Learning how to hire teachers

Training principals in how to recognize and hire good teachers is paying off in Baltimore with better teachers and higher retetion rates. Now Chicago is giving it a try, reports Teacher Quality Bulletin.

Principals are taught how to pick teachers that best fit their schools, how to create scenario questions that probe instruction and classroom management techniques and are encouraged to require candidates to teach a sample lesson as part of their interview.

Since implementing this same program this year, Baltimore has reported fewer early teaching vacancies in its lowest performing schools.

Principals are trained to keep in touch with new hires over the summer, when 5 to 7 percent change their minds and quit.

Baltimore is hiring many more “highly qualified” teachers. Strategies include: offering two weeks of paid orientation, 100% tuition reimbursement for critical subject areas, higher pay for new teachers who did their student teaching in city schools, laptop computers and $200 gift cards for classroom supplies.

Half of Baltimore’s new teachers come from alternative paths (not education school), the Bulletin observes. That’s true in many big cities.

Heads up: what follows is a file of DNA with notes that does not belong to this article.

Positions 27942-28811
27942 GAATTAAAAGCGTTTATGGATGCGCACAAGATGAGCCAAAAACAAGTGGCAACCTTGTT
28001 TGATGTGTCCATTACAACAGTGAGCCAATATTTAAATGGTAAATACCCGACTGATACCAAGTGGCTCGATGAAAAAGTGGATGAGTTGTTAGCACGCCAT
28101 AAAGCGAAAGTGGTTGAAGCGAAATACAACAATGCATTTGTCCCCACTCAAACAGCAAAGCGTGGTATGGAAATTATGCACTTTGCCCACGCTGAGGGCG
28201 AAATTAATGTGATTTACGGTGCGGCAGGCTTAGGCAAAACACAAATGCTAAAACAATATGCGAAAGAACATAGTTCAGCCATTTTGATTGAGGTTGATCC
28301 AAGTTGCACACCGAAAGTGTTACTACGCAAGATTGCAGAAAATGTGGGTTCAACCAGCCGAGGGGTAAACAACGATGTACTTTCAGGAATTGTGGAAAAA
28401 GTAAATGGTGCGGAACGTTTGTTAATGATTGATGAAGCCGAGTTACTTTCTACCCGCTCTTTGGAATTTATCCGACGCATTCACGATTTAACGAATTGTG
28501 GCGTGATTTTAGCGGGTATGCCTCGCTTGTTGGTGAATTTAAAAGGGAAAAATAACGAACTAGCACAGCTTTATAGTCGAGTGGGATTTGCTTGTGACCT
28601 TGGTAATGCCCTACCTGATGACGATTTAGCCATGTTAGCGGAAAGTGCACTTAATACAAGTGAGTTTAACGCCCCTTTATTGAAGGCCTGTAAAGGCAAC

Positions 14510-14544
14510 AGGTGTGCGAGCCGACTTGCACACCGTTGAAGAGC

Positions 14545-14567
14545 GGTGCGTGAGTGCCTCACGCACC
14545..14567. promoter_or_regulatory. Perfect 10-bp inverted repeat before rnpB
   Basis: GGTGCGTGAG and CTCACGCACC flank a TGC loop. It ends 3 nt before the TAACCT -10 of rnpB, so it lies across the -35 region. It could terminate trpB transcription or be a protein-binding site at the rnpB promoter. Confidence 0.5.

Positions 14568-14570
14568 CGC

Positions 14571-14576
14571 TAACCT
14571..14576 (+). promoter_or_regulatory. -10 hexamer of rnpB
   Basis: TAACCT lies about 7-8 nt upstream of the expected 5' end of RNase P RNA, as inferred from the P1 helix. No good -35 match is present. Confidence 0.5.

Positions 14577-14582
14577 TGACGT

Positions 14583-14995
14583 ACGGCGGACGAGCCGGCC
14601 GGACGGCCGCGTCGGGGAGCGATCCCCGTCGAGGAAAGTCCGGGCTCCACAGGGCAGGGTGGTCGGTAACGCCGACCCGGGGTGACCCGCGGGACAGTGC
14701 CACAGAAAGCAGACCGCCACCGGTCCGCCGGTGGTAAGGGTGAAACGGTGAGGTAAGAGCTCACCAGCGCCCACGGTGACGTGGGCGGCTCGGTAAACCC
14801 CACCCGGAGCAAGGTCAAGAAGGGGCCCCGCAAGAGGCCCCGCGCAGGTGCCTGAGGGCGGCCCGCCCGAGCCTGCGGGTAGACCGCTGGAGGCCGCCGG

About Joanne


  1. Given the huge differences in results between schools with statistically identical student populations, I’ve come to the tentative (and uninformed) conclusion that the success of a school (that doesn’t adopt hopelessly stupid curricula) is almost entirely a matter of management skills of the people running the school. I certainly see that this is true in my daughter’s school — the school is much more successful than the local public schools (with the same student population), and a big part of the magic is that they keep the parents from interfering in the classrooms, and if the parents are uncontrollable, they kick the family out of the school. The other part is they keep a very close eye on how well the students are doing, and if a teacher isn’t succeeding with kids, the teacher gets extra training, more supervision, and if necessary, the axe.